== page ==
This minimalist, solar-powered home stands strong against earthquakes

January 14, 2020 by  
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Located in the Swiss municipality of Grimisuat in the district of Sion, House ROFR was created with the future in mind. The modern, solar-powered home is situated on a hilly slope with the help of a protective and stabilizing wall along a surrounding orchard. In addition to its impressive green design features, the house also frames breathtaking views of its mountainous setting. The area here in the canton of Valais is known for its seismic activity. The Swiss Seismological Service has recorded about 270 earthquakes per year over the past 10 years, making it the most quake-prone region in the country. This, of course, has influenced the design decisions made by architects completing projects in the potentially hazardous part of Switzerland — and House ROFR is no exception. The entire structure of the building is made of strong concrete. Related: Experimental prefab home eschews fossil fuels in Geneva Per the client’s request, the 200-square-meter flat roof was equipped with as many solar modules as possible. Excess energy from the solar panels is stored in batteries, supplying both the house and electric cars with electricity. The home also uses geothermal heating to keep the interiors warm when the temperatures drop. The design provides for plenty of functional spaces with luxurious additions, such as a wine cave and cheese cellar on the ground floor along with a laundry room, changing room and bathroom. There are two areas making up the property — a larger, 220-square-meter house with the entire living space distributed on the upper floor as well as a smaller, two-level flat. The upper floor holds a patio terrace, the kitchen, a large fireplace and a concrete corridor connecting the different rooms. Occupants must go through the open garage to enter the house, though it is separated from the landscaped garden by larch wooden slats for added aesthetics. Rather than building a traditional garage, the designer wanted to give the owner the opportunity to turn the garage into an additional living area in the future. + Ralph Germann Architectes Photography by Lionel Henriod via Ralph Germann Architectes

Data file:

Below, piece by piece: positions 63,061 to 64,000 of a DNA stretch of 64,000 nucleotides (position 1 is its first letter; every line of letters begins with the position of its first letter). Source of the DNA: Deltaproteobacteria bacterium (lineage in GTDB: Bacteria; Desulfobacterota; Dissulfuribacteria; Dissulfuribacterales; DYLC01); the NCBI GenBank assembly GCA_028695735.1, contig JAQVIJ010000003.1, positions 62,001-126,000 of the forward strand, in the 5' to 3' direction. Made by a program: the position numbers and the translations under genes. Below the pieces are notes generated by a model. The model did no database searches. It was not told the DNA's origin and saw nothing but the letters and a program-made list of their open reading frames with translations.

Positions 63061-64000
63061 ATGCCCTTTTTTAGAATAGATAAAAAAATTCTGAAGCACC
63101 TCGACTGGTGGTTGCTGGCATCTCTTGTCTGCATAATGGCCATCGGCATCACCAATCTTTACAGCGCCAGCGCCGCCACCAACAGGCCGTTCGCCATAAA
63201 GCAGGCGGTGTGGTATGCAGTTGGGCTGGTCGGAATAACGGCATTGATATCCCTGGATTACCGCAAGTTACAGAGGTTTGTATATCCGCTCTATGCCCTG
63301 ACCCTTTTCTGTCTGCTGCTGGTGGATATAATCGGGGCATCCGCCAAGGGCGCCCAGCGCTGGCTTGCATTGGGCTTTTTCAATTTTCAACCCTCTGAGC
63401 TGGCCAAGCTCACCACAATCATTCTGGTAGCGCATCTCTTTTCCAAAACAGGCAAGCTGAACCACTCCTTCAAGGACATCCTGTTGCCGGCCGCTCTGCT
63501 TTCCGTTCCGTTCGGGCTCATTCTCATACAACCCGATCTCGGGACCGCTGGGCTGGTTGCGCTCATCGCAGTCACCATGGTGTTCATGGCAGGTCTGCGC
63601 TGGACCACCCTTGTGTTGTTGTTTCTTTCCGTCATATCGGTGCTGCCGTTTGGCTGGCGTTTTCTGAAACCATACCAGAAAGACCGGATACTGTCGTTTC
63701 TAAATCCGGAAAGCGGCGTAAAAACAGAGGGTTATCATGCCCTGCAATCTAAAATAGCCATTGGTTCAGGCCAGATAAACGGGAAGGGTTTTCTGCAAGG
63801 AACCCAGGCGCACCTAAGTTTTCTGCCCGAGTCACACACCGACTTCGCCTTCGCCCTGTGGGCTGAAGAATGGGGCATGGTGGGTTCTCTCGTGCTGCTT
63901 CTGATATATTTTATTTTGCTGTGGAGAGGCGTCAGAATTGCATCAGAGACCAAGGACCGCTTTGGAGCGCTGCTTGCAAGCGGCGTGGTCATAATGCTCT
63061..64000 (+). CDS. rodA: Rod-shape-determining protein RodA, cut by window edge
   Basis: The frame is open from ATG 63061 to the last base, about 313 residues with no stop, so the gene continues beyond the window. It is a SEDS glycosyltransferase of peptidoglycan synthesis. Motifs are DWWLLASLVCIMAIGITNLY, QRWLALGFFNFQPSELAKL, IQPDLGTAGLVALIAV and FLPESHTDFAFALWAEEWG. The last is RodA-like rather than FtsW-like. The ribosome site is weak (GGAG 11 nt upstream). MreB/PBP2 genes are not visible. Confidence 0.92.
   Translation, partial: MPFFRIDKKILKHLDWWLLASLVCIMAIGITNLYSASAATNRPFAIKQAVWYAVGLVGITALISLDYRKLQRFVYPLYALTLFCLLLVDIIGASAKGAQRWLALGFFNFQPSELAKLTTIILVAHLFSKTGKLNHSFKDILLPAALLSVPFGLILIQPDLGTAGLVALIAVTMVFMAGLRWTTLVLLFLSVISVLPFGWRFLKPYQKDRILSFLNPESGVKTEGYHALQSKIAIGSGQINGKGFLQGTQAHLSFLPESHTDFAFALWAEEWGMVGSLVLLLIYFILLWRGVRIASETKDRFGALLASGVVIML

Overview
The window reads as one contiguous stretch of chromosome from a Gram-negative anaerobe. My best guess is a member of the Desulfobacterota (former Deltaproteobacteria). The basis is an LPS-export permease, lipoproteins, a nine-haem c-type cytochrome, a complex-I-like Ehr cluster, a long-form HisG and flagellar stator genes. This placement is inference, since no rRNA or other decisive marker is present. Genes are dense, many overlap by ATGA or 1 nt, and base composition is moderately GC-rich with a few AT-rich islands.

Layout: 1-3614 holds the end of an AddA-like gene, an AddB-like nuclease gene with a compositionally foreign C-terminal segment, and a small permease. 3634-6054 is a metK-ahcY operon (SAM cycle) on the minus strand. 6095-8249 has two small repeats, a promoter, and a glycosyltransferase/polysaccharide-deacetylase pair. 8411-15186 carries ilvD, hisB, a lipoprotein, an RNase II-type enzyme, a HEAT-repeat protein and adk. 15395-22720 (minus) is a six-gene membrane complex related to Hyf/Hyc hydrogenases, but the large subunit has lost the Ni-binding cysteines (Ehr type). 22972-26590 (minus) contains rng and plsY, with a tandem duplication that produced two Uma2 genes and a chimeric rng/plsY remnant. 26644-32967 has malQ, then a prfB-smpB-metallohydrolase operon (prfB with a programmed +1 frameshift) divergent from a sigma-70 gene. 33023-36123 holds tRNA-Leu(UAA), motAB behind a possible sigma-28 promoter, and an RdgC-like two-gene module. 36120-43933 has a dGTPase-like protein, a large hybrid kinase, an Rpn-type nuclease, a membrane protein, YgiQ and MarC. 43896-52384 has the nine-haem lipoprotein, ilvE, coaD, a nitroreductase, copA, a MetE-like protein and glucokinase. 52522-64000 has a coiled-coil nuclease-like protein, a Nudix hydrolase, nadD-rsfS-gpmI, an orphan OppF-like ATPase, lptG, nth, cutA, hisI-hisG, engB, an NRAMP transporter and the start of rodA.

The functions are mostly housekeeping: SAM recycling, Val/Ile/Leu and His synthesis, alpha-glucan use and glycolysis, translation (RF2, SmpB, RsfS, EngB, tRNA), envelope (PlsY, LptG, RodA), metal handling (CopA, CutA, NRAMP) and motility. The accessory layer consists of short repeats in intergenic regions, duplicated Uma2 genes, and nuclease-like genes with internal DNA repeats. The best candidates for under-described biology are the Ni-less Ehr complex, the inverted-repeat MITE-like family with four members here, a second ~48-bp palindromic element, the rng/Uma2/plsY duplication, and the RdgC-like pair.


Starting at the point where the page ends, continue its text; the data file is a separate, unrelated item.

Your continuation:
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This minimalist, solar-powered home stands strong against earthquakes

Wearable garden vest is nourished by wearer’s own urine

January 14, 2020 by  
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Are you looking to spruce up your wardrobe this spring? Well, we’ve got the season’s eco-fashion garment for you — a wearable garden vest that thrives on your urine. Created by designer Aroussiak Gabrielian , the lush “garden cloak” concept was inspired as a potential solution to crop scarcity around the globe. With the potential to grow up to 40 crops, the green vest is irrigated by urine filtered through reverse osmosis. According to Gabrielian, the living garments are supposed to reconnect the food producer and consumer in order to foster a more self-reliant and resilient food production system .”The habitats are essentially cloaks of plant life that are intended to provide sustenance to the wearer, as well as flourish as expanding ecosystems that attract and integrate other animal and insect life,” Gabrielian said. Related: New biofabricated clothing made from algae goes through photosynthesis just like plants Recently unveiled at the Rome Sustainable Food Project, each cloak is an individual microhabitat made up of several layers. The multi-layered system is made up of moisture-retention felt and a drip and capillary irrigation layer, followed by the sprouting plant system . The living ecosystem layer is made up of plants, including herbs, greens, fruits, vegetables, legumes and fungi, that require sun and water as inputs. Another layer is made up of pollinators , which are essential to creating a fully sustainable crop output. The garden vests are outfitted with an integral system that recycles human waste, primarily urine. Collected via a built-in catheter, urine is stored, filtered and used to irrigate the plants. An innovative osmosis system, originally developed by NASA, converts urine into water by draining it through a semi-permeable membrane that filters out salt and ammonia. Working with a team made up of microgreens researcher Grant Calderwood, fashion designer Irene Tortora, Chris Behr from the Rome Sustainable Food Project and collaborator Alison Hirsh, Gabrielian’s  innovative project was made possible thanks to funding from the American Academy in Rome. Additionally, the grow lights were donated by PHILIPS. + Aroussiak Gabrielian Images via Aroussiak Gabrielian